Why a pre-performance performance is a good idea

Having all the gear - like the guitarist's footstool - is part of the pre-performance performance

You’re ready for the performance. You’ve done your pre-performance checks. You have your recorders, music, stand; the really organised people have stands or blankets for resting instruments waiting to be played… But have you made sure you know which recorder to pick up at which time?

I have a clear memory of the last time my son played in the classical guitar classes at our local Festival. (By the way, entering Festivals is a great idea for learners, no matter what level you’ve reached – you get performance practice, you can trial new pieces, and you even get feedback from a professional. Bonus!) He was fine walking out to the stage area and setting up his music, footstool and guitar. He played beautifully. But then…

It took him ages to get offstage again. He had an expensive guitar, a footstool (awkward to hold), and a music book. Three things, but only two hands. It took him a while to work out how to hold them all in order to walk off!

It’s a classic illustration of the importance of doing run-throughs in performance conditions: you learn what little things you haven’t accounted for. A few years ago, I learned the hard way that one needs to practice drinking water from a bottle while running, if one is to avoid drenching oneself during the race! My son now understands the importance of doing a pre-performance performance, so that he can rehearse those little things like picking up a footstool.

Why a pre-performance performance is good

There are huge benefits to organising for yourself a pre-performance performance. You can:

  • pick up the little things that might trip you up (like a footstool)
  • test out playing under performance conditions. Having an audience, however small, forces you to play through any mistakes you make.
  • help yourself smooth over nerves for the actual day. You’ll prove to yourself that you can do the task of performing, and as FM knew, success builds confidence.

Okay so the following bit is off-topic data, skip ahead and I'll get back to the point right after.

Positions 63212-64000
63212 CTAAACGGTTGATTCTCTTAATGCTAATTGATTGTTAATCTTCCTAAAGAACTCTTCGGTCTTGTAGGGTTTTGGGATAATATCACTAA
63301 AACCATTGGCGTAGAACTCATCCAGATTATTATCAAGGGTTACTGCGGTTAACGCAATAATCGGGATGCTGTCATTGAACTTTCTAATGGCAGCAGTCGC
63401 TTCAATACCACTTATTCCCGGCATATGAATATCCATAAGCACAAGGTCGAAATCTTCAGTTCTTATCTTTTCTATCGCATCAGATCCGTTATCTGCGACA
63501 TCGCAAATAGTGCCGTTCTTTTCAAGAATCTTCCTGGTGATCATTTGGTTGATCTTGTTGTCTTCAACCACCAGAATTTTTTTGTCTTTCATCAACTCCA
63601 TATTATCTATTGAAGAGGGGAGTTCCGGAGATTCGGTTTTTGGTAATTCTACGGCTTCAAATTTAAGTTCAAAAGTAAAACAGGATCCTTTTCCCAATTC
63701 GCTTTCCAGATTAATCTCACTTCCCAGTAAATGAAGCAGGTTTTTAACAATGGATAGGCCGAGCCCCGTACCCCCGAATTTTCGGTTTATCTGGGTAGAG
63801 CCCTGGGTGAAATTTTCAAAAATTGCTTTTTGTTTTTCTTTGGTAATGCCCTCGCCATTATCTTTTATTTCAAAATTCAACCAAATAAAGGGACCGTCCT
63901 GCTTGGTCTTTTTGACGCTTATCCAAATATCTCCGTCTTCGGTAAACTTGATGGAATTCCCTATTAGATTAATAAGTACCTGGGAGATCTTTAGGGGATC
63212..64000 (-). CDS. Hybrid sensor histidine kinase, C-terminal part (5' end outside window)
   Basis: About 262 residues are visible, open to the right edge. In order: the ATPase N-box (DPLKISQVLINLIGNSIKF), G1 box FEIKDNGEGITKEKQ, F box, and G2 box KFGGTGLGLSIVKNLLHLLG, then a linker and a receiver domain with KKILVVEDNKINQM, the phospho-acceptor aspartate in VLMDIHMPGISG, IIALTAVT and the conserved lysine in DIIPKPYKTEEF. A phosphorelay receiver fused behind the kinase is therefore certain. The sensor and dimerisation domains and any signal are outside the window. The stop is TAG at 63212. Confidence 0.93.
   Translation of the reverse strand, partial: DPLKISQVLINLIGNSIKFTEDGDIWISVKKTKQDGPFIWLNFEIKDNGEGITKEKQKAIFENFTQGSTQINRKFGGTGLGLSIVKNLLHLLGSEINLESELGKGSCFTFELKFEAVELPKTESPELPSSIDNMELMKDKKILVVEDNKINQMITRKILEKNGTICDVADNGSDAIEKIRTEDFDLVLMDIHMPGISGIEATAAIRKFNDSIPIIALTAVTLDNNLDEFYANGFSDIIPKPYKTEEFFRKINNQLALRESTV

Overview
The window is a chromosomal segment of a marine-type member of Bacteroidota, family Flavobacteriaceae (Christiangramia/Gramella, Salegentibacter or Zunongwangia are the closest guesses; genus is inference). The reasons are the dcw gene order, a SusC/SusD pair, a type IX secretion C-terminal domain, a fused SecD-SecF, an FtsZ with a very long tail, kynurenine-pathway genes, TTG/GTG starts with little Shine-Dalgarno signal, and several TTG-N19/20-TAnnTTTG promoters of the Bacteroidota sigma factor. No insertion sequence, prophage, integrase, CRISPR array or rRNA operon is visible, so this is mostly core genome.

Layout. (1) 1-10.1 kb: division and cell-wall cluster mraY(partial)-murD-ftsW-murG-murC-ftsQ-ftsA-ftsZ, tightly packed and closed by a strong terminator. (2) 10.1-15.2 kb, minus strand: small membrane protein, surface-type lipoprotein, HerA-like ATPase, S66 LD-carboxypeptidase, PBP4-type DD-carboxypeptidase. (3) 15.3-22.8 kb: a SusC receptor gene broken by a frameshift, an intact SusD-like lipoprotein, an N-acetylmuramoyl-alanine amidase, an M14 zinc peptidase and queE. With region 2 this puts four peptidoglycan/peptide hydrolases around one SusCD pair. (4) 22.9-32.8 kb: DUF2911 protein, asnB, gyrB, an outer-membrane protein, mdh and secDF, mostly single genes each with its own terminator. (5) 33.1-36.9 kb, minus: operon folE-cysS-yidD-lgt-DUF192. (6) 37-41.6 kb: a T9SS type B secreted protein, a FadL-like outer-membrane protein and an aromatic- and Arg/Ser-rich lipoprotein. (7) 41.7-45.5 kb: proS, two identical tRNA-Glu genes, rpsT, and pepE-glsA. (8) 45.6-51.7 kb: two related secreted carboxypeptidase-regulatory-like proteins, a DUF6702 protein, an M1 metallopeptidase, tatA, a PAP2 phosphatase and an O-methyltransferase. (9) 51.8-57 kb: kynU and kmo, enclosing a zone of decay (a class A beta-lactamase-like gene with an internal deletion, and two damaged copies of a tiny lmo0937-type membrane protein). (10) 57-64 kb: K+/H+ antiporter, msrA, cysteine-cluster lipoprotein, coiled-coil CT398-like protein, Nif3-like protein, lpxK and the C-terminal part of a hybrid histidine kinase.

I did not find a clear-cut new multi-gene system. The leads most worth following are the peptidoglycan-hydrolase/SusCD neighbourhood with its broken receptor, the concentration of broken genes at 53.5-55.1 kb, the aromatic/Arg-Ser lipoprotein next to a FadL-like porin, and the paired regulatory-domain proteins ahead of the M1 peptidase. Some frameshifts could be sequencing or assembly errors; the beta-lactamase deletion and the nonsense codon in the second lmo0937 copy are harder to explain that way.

• learn where you need to do more work. You’ll find the places where you need to think again, both musically and logistically.

Organising a pre-performance performance gives you a chance to use one of the key tools FM Alexander used to solve his vocal problems: you have the chance to analyse the conditions present. This was the first step in FM’s short protocol for working out how to best organise himself in any given activity. He would analyse the conditions present, then use that information to reason out the best means to achieve his goal, and then work on doing just those things.[1]

I was reminded of this recently because at a recent gig there was no time for a pre-performance run-through (through illness and injury we had to organise a fresh set less than 24 hours before the performance). My mind was so busy with doing the chat to the audience between pieces that I forgot what was coming next, and picked up the wrong recorder. It caused great hilarity, but I would have been happier not having it happen at all!

Giving a pre-performance performance helps you to analyse the specific set of conditions present in the actual performance, so that you have a better idea of how to approach it. You’ll be able to reason out a plan so as to give yourself the best chance of success. And that can only be good.

[1] FM Alexander, The Use of the Self, London, Orion Books, p.39.

Why we should all start practising long notes

What do you do when you start practising?

A long note - because practising long notes is a great warm-up.

Most people, if they’re honest, generally start their practice session by picking out a piece and starting to play. A few minutes in, and a number of mistakes in fingering and tonguing later, they pause, take stock, actually look at the music, and start thinking about what fingers and tongue really ought to be doing.

Of course, I would never start a practice session this way… *tries to look innocent*

Why do we avoid long notes and technical work?

Here are my best guesses:

  • We think we’re saving time
  • We prefer playing ‘real’ music over exercises
  • We think (secretly or otherwise) that working on scales and technical work is boring and difficult

The fallacy of this as a practice strategy has been brought home to me by watching my son work with his trumpet. He starts nearly every practice session by ‘buzzing’ with just the mouthpiece, and then by running through basic flexibilities – a series of exercises designed to work on breath pressure and finger control. Once he has done these, he turns to his pieces. And what I have noticed is that he plays the pieces so much more effectively and accurately after the flexibilities, far more than if he skips the flexibilities (which happens rarely).